With the addition of the new ordered set (SBP) to identify a backpressure message PDU, the serial link protocol can be expanded to convey backpressure signaling information. Advantageously, the backpressure message PDU can contain more information than simple on/off backpressure signaling, as will be described next.

The backpressure message PDU is defined as:


{SBP}/[BP]={SUF2/Length}/[Byte(1)/Byte(2)/ . . . /Byte(n)].

The backpressure message (BP) portion of the backpressure message PDU can be any length up to 128-bytes, in multiples of two bytes. The basic message building block is 2-bytes when only 1 context or priority needs to be addressed. In cases where backpressure signaling information needs to address multiple contexts or priorities, the backpressure message can be extended to support up to 64 contexts within the same message. This is illustrated in table 2.

TABLE 2
Basic 2-byte backpressure message format
Bit Use
bit(0) parity
bit(1) per-context flow control: {0 = no per-context flow control,
1 = per-context flow control on}
bit(2) link-level flow control: {0 = no link-level flow control,
1 = link-level backpressure on}
bit(3) priority flow control: {0 = no priority-based flow control,
1 = priority-based flow control on}
bit(4:5) priority: {low, high, expedited, network control}
bit(6:9) pad
bit(10:15) context{0:63}

One can appreciate from the definition of the basic 2-byte backpressure message (BP) format that the message supports traditional on/off link-level backpressure signaling via bit(2), per-context backpressure signaling via bit(1) and bits(10:15), and per-priority backpressure signaling via bits(3:5).

If more than one context needs flow control, then 2-bytes per context are appended to the basic backpressure message. Note that only the first 2-bytes of the backpressure message control the link-level backpressure status and the priority flow control status. All subsequent bytes in the backpressure message will be used only for per-context flow control, 2 bytes per context.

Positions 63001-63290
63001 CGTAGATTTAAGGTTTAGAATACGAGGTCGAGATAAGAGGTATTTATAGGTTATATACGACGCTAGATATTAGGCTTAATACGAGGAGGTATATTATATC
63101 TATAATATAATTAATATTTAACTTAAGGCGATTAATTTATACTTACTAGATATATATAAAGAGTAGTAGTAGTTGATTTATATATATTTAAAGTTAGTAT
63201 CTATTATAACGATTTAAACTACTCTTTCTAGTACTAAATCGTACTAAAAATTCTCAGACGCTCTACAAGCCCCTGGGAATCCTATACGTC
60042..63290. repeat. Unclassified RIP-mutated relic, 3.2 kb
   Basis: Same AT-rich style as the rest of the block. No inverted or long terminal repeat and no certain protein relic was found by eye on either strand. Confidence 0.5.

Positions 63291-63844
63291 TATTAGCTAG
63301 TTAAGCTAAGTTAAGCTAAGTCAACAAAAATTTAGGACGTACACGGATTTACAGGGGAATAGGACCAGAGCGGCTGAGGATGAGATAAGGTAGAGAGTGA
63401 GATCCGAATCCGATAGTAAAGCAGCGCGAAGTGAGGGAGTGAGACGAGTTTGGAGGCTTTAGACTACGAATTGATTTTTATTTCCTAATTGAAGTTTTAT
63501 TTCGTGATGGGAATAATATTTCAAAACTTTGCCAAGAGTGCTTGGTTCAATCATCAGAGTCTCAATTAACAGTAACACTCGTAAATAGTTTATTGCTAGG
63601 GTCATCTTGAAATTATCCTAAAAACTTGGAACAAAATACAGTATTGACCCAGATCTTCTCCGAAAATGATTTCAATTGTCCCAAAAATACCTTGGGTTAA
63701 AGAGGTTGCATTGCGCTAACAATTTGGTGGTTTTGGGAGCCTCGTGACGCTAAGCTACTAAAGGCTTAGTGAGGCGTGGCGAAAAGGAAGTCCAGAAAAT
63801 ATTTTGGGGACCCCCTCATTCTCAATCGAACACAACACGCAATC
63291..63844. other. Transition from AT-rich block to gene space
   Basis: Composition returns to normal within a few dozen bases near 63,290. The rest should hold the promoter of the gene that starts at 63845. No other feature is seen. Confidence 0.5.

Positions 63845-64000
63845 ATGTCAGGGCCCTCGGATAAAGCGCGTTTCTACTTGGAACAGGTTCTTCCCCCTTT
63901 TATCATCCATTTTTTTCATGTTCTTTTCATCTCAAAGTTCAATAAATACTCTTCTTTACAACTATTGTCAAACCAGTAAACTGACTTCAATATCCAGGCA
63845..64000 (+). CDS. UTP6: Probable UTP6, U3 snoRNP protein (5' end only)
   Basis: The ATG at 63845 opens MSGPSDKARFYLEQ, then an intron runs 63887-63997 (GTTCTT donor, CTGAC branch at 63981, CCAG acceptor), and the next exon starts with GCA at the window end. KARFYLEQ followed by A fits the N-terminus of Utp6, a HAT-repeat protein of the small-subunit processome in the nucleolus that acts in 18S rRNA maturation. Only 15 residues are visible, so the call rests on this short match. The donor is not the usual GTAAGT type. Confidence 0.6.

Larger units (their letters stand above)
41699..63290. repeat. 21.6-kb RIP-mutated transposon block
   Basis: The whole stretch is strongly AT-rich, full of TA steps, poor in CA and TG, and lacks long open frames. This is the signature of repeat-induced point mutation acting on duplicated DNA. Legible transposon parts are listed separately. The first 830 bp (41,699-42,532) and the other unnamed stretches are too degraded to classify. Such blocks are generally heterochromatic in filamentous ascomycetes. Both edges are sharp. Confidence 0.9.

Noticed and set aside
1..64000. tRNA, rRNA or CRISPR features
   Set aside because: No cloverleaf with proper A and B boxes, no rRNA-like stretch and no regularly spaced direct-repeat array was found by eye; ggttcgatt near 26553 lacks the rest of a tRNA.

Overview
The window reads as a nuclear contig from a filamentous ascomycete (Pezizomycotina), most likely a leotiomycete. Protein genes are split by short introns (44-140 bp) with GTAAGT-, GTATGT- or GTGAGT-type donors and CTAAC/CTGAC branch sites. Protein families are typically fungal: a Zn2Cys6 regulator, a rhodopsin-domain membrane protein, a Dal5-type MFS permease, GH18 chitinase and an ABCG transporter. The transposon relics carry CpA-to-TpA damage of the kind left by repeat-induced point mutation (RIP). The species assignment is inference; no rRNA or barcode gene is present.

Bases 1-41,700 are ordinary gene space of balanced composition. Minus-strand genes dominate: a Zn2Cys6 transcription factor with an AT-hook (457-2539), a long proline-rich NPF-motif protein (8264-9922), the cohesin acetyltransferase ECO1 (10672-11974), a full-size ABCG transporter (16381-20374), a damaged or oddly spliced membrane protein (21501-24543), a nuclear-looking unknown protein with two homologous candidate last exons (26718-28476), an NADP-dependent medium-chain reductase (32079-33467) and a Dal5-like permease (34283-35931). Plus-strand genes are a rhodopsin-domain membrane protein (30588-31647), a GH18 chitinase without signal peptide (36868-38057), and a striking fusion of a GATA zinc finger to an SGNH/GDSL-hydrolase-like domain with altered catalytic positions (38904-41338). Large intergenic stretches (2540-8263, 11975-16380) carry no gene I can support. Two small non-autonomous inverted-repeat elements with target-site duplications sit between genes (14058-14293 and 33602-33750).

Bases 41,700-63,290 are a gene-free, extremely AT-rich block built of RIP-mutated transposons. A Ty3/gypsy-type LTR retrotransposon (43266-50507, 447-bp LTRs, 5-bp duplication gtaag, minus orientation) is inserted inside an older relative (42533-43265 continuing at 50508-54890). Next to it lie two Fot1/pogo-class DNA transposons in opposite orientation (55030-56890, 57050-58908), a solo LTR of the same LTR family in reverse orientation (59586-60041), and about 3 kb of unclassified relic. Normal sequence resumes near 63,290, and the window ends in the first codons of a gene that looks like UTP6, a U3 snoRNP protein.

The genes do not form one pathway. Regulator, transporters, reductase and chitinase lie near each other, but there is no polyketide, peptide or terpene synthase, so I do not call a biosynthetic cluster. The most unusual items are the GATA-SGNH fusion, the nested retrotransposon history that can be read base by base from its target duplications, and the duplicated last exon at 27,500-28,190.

A context refers to a traffic flow on the serial link. There can be multiple traffic flows being carried by the serial link simultaneously. In general, each context can be associated with a destination to which data packets are being sent from data packet sources. For example, a context can be associated with a queue.

Per-priority backpressure signaling enables flow control to be performed on traffic flows carried on the serial link in accordance with the priority of each flow. For example referring to Table 2, setting bit(3)=1 enables priority flow control. With this enabled, setting bits(4:5)=00 causes flow control to only affect low priority traffic flows.

Numerous modifications, variations and adaptations may be made to the embodiment of the invention described above without departing from the scope of the invention, which is defined in the claims. For example, the embodiment of the invention described above is for an 8B10B encoded serial link. However, similar embodiments of the invention for other encoding schemes such as 64B66B and 64B67B are possible.

Referenced by
Citing PatentFiling datePublication dateApplicantTitle
US8503301 *Mar 26, 2010Aug 6, 2013Fujitsu LimitedRelay device, state informing method, and computer program
US8549193May 11, 2012Oct 1, 2013Huawei Technologies Co., Ltd.Data transmission method, device and system
US20100246583 *Mar 26, 2010Sep 30, 2010Fujitsu LimitedRelay device, state informing method, and computer program
EP2477366A1 *Jun 2, 2011Jul 18, 2012Huawei Technologies Co., Ltd.Data transmission method, apparatus and system
Classifications
U.S. Classification370/236
International ClassificationG08C15/00
Cooperative ClassificationH04L47/10, H04L47/26, H04L47/2441
European ClassificationH04L47/24D, H04L47/10, H04L47/26
Legal Events
DateCodeEventDescription
Sep 28, 2007ASAssignment
Owner name: ALCATEL LUCENT, FRANCE
Free format text: ASSIGNMENT OF ASSIGNORS INTEREST;ASSIGNORS:CHOW, JOEY;MEGARITY, MARK;REEL/FRAME:019949/0550;SIGNINGDATES FROM 20070927 TO 20070928
Owner name: ALCATEL LUCENT, FRANCE
Free format text: ASSIGNMENT OF ASSIGNORS INTEREST;ASSIGNORS:CHOW, JOEY;MEGARITY, MARK;SIGNING DATES FROM 20070927 TO20070928;REEL/FRAME:019949/0550
Apr 2, 2015FPAYFee payment
Year of fee payment: 4